Skip to main content

Going it alone: Saudi Arabia’s economic realities after oil attacks

The energy sector is Saudi Arabia's lifeline, but it is more often a honey pot of domestic spending than a resource for future development.
A damaged pipeline is seen at Saudi Aramco oil facility in Khurais, Saudi Arabia, September 20, 2019. REUTERS/Hamad l Mohammed - RC1220EF8C60

The attacks on Saudi oil facilities at Khurais and Abqaiq last month revealed devastating weaknesses of domestic defense and leadership on the Saudi side, fissures within the Saudi-US relationship and an abdication of the US security umbrella. An act of war and an attack on global energy infrastructure has been met with a muted response from global oil markets. But we should not measure the severity of the attacks in oil prices. That is the wrong metric. Oil prices reflect a short-term view based on weakening demand and oversupply; geopolitical risk seems hardly factored in.

Analysts at Standard Chartered find that September was the third consecutive month of year-on-year oil demand decline, the first time since 2009. Over the past 10 years, oil demand has risen in 113 months and fallen in just seven, but five of those seven declines have been in the last eight months. There is evidence of a growing threat to overall global growth, stymied by the US-China trade war and exacerbated by the systematic undermining of American credibility to defend the Persian Gulf region and act as the steward of an open global economy. The muted reaction to the attacks sets a precedent, increasing the risk environment in the Persian Gulf and the Red Sea corridor among allies and partnerships from NATO to Asia. It is very dangerous, as the CEO of Aramco, Amin Nasser, argued that the risk of another attack is increased by failure to respond.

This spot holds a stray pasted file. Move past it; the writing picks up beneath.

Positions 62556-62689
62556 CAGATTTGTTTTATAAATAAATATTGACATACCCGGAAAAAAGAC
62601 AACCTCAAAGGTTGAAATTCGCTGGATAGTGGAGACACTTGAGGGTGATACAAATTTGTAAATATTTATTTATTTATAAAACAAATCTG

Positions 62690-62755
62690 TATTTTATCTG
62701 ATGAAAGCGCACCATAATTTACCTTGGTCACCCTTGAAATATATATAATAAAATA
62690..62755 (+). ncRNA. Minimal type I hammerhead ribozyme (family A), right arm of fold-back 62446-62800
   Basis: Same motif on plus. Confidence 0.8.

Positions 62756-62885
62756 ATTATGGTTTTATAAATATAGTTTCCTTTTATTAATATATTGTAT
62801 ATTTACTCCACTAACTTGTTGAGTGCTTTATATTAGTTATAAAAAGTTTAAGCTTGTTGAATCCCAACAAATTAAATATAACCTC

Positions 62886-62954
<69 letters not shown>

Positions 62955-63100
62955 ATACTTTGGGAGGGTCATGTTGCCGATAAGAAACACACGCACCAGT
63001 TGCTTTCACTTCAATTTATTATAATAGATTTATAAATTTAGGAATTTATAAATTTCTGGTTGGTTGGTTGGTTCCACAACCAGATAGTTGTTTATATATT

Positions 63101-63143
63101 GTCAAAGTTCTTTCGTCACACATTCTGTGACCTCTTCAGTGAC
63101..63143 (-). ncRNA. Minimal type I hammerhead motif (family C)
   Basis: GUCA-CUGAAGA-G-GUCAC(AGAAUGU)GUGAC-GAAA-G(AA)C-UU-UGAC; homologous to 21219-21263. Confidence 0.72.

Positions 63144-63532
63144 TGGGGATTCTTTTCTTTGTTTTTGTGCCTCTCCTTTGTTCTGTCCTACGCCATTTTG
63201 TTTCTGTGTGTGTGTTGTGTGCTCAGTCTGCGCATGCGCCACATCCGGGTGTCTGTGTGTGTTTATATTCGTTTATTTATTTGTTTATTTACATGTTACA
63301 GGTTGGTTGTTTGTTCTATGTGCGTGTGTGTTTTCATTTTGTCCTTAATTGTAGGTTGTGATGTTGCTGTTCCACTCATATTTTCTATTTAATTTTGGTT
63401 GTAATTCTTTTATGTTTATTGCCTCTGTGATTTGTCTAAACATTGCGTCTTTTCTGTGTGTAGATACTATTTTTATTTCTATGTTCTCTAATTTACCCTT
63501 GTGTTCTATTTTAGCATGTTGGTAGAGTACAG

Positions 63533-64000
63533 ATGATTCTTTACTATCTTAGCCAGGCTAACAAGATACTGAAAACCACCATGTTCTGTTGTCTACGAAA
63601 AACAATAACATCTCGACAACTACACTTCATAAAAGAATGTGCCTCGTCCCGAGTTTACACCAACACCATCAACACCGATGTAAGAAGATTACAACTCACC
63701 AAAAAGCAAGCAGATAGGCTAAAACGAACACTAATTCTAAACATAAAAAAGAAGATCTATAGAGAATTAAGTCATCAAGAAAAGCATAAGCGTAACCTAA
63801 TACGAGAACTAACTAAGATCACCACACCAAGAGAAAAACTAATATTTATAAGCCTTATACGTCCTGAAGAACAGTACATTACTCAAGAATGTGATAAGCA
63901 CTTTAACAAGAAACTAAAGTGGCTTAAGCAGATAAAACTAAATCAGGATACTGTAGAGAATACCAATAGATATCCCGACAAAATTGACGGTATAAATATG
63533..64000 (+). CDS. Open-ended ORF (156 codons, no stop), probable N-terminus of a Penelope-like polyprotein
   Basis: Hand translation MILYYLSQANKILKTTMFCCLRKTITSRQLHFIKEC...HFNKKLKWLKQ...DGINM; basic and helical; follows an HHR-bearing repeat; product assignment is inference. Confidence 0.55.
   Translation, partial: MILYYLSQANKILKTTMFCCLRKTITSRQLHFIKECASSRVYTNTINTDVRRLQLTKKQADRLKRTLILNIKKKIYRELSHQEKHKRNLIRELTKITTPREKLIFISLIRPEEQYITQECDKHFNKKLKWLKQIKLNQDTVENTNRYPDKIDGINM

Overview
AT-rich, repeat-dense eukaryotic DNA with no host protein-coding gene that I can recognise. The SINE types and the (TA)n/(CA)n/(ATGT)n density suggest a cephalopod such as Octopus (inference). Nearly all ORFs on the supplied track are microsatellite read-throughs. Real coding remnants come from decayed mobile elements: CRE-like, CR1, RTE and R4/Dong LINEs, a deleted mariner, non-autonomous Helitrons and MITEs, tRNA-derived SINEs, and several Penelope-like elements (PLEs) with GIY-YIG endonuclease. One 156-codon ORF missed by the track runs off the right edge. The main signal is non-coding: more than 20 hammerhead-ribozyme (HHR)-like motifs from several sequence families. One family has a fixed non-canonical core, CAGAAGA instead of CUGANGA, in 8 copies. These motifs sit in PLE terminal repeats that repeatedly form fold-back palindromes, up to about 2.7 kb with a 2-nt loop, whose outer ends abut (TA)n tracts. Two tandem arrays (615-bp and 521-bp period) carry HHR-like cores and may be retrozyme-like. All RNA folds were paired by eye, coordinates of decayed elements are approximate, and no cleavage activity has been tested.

Access the Middle East news and analysis you can trust

Join our community of Middle East readers to experience all of Al-Monitor, including 24/7 news, analyses, memos, reports and newsletters.


Only $100 per year.